Senate Defeat of U.N. Disabled Treaty Shows GOP Paranoia

The Republican Party has to stop turning everything into a partisan food fight.

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Sen. Mike Lee, R-Utah, second from right, accompanied by fellow Republican senators who want to bypass the holiday recess to stay in Washington and work on the debt crisis, gestures during a news conference on Capitol Hill in Washington, Wednesday, June 29, 2011. From left are: Sen. Jeff Sessions, R-Ala., Sen. Rand Paul, R-Ky., Lee, and Sen. Ron Johnson, R-Wis.

There has been a great deal of angst in recent years over the perceived and actual loss of U.S. influence overseas. Some of the waning power is a natural result of a changing world. Developing countries which once relied heavily on the United States for help and guidance would, and have, eventually develop, and would grow irritated at being pushed around by a superpower. The demise of the Cold War made the equation muddier, with the world no longer divided along some crude free/not free line. And questions about American military involvement—whether it's a question of whether the United States got involved in the Balkan conflicts too late, or never should have gotten involved in Iraq at all—undermine the U.S. role as international arbiter. The refusal to join the International Criminal Court has also damaged America's moral authority in foreign affairs.

The way to regain influence is to focus on leading and not dictating. The U.S. Senate had a chance to lead this week, and they failed.

[See a collection of political cartoons on Congress.]

By a 61-38 vote, the Senate rejected ratification of an international treaty meant to protect the rights of the disabled (a two-thirds vote is necessary to approve treaties). The concept is pretty simple and a no-brainer, in terms of upholding basic human rights. It had the support of Republican Sen. John McCain (who teamed up with Foreign Relations Committee chairman Sen. John F. Kerry to push the measure), as well as former GOP Sen. Bob Dole and former president George H. W. Bush.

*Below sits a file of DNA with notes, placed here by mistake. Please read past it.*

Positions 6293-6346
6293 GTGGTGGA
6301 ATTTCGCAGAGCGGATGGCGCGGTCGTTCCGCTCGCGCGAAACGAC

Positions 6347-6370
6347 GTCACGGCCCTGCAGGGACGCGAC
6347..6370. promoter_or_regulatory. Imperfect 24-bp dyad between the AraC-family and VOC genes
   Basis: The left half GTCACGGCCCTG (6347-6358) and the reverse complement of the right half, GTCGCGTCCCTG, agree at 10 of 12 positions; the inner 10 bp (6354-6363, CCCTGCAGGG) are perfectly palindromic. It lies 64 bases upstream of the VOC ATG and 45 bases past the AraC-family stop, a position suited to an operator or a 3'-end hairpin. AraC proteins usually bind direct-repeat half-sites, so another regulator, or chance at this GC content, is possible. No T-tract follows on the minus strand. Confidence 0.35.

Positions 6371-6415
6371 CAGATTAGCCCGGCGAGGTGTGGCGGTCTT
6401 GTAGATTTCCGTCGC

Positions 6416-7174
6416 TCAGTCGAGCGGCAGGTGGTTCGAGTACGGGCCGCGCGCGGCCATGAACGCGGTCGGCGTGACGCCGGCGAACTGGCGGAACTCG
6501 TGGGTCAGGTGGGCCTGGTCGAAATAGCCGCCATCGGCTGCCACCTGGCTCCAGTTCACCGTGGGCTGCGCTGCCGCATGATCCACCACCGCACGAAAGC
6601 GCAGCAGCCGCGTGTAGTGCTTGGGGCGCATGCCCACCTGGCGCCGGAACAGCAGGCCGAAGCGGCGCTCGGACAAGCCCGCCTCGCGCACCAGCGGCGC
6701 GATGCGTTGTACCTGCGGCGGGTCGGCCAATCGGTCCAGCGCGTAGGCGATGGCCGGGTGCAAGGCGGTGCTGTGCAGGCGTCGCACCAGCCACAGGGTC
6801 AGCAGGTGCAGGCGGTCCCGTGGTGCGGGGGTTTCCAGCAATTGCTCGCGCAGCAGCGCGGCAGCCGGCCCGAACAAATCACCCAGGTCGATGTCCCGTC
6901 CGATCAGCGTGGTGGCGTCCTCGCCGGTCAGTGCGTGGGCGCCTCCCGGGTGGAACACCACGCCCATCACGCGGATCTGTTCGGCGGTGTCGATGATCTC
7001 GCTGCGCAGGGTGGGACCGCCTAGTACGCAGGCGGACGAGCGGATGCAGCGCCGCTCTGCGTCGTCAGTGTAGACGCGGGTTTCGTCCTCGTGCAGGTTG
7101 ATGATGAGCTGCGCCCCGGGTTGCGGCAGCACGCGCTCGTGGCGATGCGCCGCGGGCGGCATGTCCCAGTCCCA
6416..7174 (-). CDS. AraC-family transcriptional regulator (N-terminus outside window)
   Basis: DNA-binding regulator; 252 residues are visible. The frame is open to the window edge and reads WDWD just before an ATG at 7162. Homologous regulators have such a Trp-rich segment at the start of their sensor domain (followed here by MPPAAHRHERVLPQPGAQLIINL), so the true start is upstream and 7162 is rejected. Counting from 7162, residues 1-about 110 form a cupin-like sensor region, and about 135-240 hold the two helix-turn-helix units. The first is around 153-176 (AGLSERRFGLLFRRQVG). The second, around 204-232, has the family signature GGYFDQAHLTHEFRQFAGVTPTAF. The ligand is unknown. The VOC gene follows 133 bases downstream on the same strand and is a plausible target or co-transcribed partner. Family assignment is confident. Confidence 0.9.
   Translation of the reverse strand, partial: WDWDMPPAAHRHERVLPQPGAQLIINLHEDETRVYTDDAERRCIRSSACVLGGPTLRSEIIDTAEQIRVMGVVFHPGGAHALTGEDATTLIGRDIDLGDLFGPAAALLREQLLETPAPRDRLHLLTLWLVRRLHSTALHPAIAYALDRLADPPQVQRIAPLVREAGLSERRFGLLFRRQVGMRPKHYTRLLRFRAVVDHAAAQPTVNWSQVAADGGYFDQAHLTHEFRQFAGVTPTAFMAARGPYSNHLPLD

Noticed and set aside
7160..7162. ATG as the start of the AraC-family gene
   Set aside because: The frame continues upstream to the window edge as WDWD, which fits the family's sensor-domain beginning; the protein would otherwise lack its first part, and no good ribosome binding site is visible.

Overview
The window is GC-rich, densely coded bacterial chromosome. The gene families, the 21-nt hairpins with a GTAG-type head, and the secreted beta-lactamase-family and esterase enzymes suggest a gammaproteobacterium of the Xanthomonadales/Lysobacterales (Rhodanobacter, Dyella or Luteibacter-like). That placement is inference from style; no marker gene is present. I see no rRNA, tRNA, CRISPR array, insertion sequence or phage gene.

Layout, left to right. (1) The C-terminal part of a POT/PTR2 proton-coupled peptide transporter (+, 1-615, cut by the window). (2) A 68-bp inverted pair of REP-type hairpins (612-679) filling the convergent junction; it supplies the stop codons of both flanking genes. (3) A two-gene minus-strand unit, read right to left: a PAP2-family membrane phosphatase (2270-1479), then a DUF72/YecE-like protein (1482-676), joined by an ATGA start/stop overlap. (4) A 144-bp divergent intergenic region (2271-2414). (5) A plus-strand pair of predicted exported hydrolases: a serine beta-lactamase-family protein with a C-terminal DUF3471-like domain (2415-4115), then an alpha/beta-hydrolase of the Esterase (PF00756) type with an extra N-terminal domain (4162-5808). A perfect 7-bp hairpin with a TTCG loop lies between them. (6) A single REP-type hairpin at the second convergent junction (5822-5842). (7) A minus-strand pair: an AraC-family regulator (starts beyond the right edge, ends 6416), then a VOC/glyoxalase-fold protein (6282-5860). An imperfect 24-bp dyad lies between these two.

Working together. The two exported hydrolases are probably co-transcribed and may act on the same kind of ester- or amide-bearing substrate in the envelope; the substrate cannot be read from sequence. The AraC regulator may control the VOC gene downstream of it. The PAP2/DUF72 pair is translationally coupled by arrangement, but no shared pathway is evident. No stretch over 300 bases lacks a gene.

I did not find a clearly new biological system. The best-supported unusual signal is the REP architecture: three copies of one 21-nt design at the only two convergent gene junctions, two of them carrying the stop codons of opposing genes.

It's the sort of bipartisan team that used to make policy in Washington—the sorts of people who understood there was no value in turning absolutely everything into some sort of partisan food fight. There are times when the issue is far more important than separating oneself from the other party, and this was one of them.

[See a collection of political cartoons on the Republican Party.]

But Senate conservatives blocked it, arguing that the treaty gave the United Nations (where a committee would oversee the ban on discrimination against the disabled) undue authority over U.S. sovereignty. That is not only arrogant, but it's meaningless. Congress approved the Americans With Disabilities Act more than two decades ago, putting the United States ahead of other countries in protecting this population. Why is it a sign of weakness to spread this civilized philosophy to other parts of the world?

Expanding the ban on discrimination doesn't make the United States a patsy of the United Nations. It would have made America a leader. The country had a solid opportunity to reclaim a position of leadership and moral authority in the world, and it lost it because of the misguided paranoia of a conservative minority.

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